Tips for growing your own citrus trees in small spaces
Growing your own immune-boosting citrus fruit is easier than you think, even if you only have a small courtyard
Hardy, evergreen and healthy, citrus trees are ideal for small city gardens. Self-fertile (you only need one), they can be grown in containers or pruned to suit any space. Though they prefer temperate climates, many varieties survive mild frosts if protected when young.
GROWING AND MAINTENANCE
Citrus need fertile, well-drained soil, full sun and regular water — more in spring and summer and less in autumn and winter. Remove fruit in the first year so it puts its energy into getting established. They're hungry trees and benefit from plenty of nutrition. Every four months feed with a potassium-rich, organic, slow-release fertiliser. Mulch to suppress weeds and retain moisture. To prevent disease spreading or pests breeding, remove all fallen fruit. Feverfew, lemon balm, tansy and yarrow are good companion plants.
GROWING IN CONTAINERS
All citrus do well in containers — as long as they are fed and watered regularly.
- Use the largest container you can find.
- Fill with a well-draining mixture of compost, vermiculite and cocopeat.
- Keep the soil slightly on the dry side, as citrus is susceptible to root rot.
- Regularly pinch off new shoots to encourage a compact bushy shape.
PRUNING AND SHAPING
Prune after they have finished bearing, removing weak, broken or dead branches and spindly growth. Aim for a well-balanced framework of larger branches with an open centre for light and air flow.
Citrus trees take well to shaping — a good option for small gardens as they can be trained to fit a custom space.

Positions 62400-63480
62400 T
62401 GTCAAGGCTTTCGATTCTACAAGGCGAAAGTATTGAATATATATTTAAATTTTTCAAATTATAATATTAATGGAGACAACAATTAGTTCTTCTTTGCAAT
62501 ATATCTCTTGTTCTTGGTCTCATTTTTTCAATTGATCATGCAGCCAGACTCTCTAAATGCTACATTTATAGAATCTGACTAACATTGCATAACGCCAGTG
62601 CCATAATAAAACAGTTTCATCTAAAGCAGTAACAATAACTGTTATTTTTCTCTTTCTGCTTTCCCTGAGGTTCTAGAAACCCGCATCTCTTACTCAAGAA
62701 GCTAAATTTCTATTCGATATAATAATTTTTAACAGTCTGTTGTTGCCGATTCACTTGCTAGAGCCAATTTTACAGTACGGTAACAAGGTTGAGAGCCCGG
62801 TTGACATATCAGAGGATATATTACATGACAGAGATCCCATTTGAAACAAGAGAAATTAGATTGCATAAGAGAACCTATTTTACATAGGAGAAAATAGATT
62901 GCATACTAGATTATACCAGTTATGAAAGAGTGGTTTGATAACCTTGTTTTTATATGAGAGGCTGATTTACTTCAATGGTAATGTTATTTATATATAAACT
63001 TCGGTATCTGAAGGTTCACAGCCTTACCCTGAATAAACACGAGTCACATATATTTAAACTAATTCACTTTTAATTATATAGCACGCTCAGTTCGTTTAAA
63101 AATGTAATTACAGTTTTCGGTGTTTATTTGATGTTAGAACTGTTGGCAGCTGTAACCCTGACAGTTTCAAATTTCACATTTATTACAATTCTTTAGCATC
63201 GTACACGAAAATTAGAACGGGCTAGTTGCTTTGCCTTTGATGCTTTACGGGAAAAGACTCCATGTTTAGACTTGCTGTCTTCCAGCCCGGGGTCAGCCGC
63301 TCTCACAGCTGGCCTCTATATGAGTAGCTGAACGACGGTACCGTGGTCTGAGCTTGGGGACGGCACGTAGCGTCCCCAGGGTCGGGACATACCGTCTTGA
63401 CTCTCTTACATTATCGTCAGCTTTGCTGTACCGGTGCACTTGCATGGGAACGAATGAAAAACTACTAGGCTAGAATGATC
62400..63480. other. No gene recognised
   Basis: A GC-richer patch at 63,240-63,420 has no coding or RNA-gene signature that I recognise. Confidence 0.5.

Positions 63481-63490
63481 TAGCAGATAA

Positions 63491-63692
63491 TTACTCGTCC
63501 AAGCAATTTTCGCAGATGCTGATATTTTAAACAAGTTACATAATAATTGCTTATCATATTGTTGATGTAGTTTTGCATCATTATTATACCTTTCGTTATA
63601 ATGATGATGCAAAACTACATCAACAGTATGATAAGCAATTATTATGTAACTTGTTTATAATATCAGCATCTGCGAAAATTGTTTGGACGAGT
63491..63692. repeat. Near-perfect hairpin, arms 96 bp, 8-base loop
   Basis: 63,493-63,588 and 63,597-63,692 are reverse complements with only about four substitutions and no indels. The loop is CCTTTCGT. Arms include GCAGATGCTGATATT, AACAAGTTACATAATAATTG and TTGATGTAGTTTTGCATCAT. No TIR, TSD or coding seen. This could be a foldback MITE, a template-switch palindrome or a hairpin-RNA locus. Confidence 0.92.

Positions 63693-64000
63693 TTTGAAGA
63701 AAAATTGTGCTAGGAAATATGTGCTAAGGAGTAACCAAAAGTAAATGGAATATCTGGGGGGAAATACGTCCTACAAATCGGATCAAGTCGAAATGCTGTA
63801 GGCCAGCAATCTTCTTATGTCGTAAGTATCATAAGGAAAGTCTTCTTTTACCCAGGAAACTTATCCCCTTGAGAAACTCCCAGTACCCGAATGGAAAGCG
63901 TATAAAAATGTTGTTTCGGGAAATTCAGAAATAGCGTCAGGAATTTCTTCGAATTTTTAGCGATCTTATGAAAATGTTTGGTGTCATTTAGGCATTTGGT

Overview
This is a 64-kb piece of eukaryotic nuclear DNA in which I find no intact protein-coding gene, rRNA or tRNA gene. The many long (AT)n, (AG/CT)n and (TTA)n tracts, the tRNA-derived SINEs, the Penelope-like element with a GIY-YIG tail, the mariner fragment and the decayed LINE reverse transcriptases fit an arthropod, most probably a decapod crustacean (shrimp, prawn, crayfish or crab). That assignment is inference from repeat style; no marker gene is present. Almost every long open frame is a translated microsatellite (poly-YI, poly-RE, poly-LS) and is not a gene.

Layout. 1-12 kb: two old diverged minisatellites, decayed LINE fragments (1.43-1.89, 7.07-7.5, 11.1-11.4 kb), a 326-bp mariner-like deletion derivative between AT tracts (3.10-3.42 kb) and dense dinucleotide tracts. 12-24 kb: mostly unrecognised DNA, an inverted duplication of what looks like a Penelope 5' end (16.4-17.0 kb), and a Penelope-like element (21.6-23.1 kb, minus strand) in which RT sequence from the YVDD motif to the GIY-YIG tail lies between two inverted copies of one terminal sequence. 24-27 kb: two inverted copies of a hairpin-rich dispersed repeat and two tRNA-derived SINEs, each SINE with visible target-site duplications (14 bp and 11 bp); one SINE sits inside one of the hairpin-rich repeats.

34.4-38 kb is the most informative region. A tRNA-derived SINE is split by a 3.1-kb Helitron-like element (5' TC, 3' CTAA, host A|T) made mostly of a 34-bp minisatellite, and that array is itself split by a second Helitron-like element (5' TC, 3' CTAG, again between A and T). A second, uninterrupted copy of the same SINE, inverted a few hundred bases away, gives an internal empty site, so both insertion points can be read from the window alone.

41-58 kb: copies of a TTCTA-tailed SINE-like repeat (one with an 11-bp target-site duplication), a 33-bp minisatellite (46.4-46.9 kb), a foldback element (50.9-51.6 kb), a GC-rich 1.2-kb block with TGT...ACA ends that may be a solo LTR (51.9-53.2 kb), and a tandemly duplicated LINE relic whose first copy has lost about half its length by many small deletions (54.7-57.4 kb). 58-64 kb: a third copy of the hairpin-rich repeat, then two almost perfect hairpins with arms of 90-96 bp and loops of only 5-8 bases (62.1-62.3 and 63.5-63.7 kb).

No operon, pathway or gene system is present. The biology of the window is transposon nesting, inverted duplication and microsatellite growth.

- Follow the Italian example of training lemons to grow up over a pergola to form a shady roof for a courtyard.
- Train citrus to grow up a trellis to create a screen in the garden.
- Shape citrus into hedges — a good option next to a pathway in a small garden as the top can be left to fill out above the pathway.
DISEASES AND PESTS AND HOW TO DEAL WITH THEM
For aphids, use an organic insecticidal oil. For Black spot, use an organic fungicide. For Codling moth, use a sticky trap with a lure. For Citrus psylla, use an organic pyrol spray.
All parts are edible, creating a wide variety of options from marmalade, preserves and juicing, to candied peels and zest. Citrus pips, particularly lemon, are full of pectin, which makes jam and jellies gel. And, of course, a gin and tonic is not ready to drink unless it has a slice of lemon in it.
Lemon: Meyer (thin skin with juicy, dark-yellow flesh; moderate to heavy frost) and Variegated Eureka (juicy with pinkish flesh; mild frost) both grow to 3x3m. Rough Skin (easy to grow and hardy) grows to 5m but takes well to shaping.
Limes: Sweet Lime (low acid and mildly sweet flesh; very light frost), West Indian Lime (strong flavour and more acidic; frost sensitive) are compact varieties growing to 2x2m. The Asian Lime (aromatic, distinctive double leaves used in cooking; light frost) is even smaller at 2x1.5m.
Naartjies: Most varieties grow to 3x3m but can be shaped. Satsuma (sweet tangy fruit; moderate frost) is one of the easiest to grow.
Kumquat: Small oval fruit, with sweet skin and sour flesh, ideal in preserves. It tolerates moderate frost and grows to 2x2m.
Calamondin: Both normal and variegated varieties are small at 1mx75cm. Tolerant of moderate frost, they produce small juicy fruit which is lovely in preserves or liqueurs.
Orange: Cara Cara (almost thornless with pink, sweet, tangy fruit; moderate frost) grows to 3x3m.
Grapefruit: Both Star Ruby (red flesh and great flavour) and Jackson (creamy, sweet, juicy flesh) grow to 3x3m. Frost sensitive.
• Sourced from Jane's Delicious A-Z of Vegetables by Jane Griffiths. Published by Sunbird Publishers.